The estate tax is something that a lot of people don’t have a firm understanding of, and this is largely because so many people ignore estate planning altogether. A survey that was conducted by the Harris organization late in 2009 found that only about 35% of the adults who participated had executed a last will or some other vehicle of asset transfer.
Even among older Americans there is a lack of preparation with 23% of individuals over the age of 55 going through life without an estate plan.
Due to the harsh bite of the estate tax, you are risking enormous amounts of money if you do not educate yourself and take action when necessary.
Whether or not your estate will be subject to the estate tax is going to depend on its value in relation to the estate tax exclusion that exists at the time of your death. At the present time this exemption is $5 million, and the rate of the estate tax is 35%. But that does not mean you should rest easy if your estate is worth less than $5 million.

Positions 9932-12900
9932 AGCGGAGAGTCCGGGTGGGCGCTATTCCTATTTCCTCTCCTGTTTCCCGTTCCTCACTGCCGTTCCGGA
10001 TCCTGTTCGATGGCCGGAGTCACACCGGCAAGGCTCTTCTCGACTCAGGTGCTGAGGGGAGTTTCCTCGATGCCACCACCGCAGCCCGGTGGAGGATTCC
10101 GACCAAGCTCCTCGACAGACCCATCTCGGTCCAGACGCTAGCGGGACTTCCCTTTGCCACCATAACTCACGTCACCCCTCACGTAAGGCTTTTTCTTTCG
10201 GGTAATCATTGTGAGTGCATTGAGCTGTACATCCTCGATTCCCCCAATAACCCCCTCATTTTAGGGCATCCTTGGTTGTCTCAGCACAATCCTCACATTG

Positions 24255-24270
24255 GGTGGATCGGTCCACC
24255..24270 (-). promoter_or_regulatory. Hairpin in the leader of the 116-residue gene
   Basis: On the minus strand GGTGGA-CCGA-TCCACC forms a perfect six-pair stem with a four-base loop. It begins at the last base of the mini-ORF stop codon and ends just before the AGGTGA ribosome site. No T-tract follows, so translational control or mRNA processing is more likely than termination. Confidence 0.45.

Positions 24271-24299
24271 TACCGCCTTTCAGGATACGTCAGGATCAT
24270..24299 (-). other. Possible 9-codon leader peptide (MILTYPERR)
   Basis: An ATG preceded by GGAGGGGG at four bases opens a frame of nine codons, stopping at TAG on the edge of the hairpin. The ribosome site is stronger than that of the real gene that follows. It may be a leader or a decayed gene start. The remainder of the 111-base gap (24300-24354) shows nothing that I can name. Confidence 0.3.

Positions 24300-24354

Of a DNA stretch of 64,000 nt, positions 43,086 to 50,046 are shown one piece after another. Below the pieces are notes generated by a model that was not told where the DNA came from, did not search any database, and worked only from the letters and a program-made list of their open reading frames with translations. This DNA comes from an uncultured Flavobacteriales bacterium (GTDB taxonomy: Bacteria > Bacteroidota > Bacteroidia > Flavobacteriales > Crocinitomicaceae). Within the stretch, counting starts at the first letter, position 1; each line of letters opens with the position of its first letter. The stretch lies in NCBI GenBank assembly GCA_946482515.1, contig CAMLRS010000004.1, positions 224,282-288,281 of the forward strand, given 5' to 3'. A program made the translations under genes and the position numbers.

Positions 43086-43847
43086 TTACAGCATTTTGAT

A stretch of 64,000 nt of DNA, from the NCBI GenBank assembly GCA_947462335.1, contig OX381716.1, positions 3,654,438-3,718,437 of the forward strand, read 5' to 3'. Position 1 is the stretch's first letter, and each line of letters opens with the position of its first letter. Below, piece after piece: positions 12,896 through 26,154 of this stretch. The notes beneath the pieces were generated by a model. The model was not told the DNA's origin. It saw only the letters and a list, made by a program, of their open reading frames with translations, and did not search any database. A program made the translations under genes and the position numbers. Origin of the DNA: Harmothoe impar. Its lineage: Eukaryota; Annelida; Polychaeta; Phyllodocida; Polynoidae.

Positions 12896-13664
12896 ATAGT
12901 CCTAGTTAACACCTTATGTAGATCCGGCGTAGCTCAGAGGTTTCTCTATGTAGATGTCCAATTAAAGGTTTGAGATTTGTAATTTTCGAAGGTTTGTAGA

At the end of 2012 the Tax Relief, Unemployment Insurance Reauthorization, and Job Creation Act of 2010 is going to expire. When it does, the estate tax exclusion is going to be sliced down to just $1 million, and the rate is going up to 55%.
$1 million is not the grand figure it once, and a lot of people who do not consider themselves to be rich have total assets that exceed this amount. In fact, there are approximately 8.4 million households in America that have assets of $1 million or more.
So if your estate is worth more than $1 million, the portion that exceeds this amount is going to be facing a 55% federal levy come 2013 unless there are changes to the laws made in the meantime. Given this reality, a $5 million estate would be presented with a $2.2 million tax bill and your family would be left with just $2.8 million.
This is a serious matter. If you’re not already prepared, now would be a good time to get in touch with an estate planning attorney so that you can take steps to gain estate tax efficiency.
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